The simple fact was far less dramatic — in her own words she just didn’t want her son to be another Freddie Gray — a fact immediately obvious to those in the community, but perhaps lost on those who thrill at the idea of someone anyone — beating down a young black man.

For our own part, we want our son to be focusing on first year finals next week, not out posing as target practice for killer cops. Parents tend to be a bit conservative when it comes to kids’ lives — can you blame us? That is why we also need to watch, listen and learn.

While we were right in the middle of tweeting, texting and sharing about what police brutality’s Enabler-in-chief called the “senseless violence” in Baltimore, it happened again like clockwork. Unarmed 20-year-old Terrence Kellum was shot 10 times by Immigration police (working jointly with Detroit police) in his parents’ home just a few hours ago.

But please tell us again about “bad apples” and “isolated incidents,” and how “some police officers did the wrong thing.” Really, I’m all ears. My cousin was taken in by these same people a few years back. Guess we’re lucky he made it out alive… What is also shocking (to some of us) is how invisible this internalized perspective is. The white jury watched video footage of Rodney King and just couldn’t see police brutality.

When white observers see footage of a black mother running in the street with toilet paper and diapers — instead of a desperate mother trying to provide for her family at the end of a month (thanks for the cuts in food stamps, by the way) — they see a violent thug.

And in public, many whites aggressively pursue and defend this point of view. I was in a bar recently and had to try to keep my composure while a patron droned on and on about how the cop who drove into that kid at 50 mph had “no other choice.”

And all the while I’m supposed to worry more about a killer cop’s twisted ankle than the survival of my own son and brothers. Are you fucking kidding me? On what planet?? This stands at the very core of white supremacist thought — even when the “thinkers” are ignorant of it. We need to amplify our collective voice and speak out — and encourage and support those kids on the front line who are speaking truth. We are up against the most sophisticated propaganda matrix the world has ever seen.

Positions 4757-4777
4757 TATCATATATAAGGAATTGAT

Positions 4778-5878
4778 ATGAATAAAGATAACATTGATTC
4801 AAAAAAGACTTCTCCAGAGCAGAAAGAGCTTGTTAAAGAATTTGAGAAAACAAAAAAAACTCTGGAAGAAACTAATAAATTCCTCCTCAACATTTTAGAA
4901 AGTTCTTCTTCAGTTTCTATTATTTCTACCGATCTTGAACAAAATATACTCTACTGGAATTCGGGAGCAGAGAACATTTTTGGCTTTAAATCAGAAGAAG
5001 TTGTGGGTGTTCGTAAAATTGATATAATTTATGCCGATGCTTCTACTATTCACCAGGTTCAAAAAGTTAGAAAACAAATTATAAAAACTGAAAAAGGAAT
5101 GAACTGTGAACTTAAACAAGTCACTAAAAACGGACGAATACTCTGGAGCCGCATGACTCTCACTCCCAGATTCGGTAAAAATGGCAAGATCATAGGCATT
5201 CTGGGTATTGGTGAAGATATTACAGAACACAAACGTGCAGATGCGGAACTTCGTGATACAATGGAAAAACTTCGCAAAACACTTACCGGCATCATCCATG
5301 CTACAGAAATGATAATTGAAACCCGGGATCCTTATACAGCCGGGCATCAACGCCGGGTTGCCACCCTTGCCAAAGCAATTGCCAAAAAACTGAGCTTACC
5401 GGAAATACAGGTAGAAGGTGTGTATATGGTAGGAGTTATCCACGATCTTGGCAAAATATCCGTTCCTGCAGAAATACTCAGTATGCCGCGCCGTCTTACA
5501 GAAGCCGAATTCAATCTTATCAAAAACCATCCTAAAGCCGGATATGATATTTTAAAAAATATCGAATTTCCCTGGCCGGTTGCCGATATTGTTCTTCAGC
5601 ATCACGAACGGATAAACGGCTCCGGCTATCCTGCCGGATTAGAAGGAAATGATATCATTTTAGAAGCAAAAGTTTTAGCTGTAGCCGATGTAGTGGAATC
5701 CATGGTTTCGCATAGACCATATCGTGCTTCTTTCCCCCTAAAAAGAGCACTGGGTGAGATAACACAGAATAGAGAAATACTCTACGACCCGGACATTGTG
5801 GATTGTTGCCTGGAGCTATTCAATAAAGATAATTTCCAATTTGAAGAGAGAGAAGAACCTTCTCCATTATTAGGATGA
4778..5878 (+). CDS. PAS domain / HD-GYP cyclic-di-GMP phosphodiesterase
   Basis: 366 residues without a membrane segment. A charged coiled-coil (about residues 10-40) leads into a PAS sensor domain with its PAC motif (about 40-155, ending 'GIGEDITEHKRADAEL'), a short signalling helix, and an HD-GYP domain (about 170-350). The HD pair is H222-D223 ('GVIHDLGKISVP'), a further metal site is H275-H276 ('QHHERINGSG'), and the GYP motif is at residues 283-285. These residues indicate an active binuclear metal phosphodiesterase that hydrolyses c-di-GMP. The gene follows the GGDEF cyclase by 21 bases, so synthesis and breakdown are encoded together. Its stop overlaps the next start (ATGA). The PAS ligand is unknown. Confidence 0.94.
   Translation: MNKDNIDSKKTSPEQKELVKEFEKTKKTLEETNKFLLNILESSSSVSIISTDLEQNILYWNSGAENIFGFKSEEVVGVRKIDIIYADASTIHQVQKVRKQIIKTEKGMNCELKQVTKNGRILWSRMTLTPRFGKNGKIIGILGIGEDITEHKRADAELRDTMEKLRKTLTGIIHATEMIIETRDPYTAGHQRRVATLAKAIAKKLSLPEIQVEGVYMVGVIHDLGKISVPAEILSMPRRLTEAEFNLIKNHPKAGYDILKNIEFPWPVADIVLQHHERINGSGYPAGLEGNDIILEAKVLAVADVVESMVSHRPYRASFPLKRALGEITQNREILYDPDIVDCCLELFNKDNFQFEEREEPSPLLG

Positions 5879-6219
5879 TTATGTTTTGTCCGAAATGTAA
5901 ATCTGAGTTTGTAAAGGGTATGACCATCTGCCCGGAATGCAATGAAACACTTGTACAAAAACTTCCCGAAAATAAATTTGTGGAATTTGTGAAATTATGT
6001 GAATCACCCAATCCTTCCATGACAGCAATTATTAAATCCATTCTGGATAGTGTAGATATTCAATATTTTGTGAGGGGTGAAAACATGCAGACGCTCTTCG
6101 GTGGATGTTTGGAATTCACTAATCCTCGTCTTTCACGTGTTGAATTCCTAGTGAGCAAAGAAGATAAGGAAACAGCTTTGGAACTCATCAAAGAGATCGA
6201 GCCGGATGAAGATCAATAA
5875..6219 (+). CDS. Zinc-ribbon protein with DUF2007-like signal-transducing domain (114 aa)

Remember Malcolm: “If you’re not careful, the newspapers will have you hating the people who are being oppressed, and loving the people who are doing the oppressing.”

Above all, we need to be careful. But not in the way politicians and handwringers like to think: My people have been killing you for centuries. But please, let me tell you how to resist. Or lead your movement — even better. The utterly depressing thing  about the now ubiquitous comparisons to the “riots” of the 1960s is that, 50 years later, conditions are actually more hopeless.

Inequality is measurably, tangibly worse. There is no talk of a national commission or legislation to address the elephant in the room. No opposition to the status quo of the police state is tolerated from any quarter taken seriously; there is no organized dissent or political force to push back.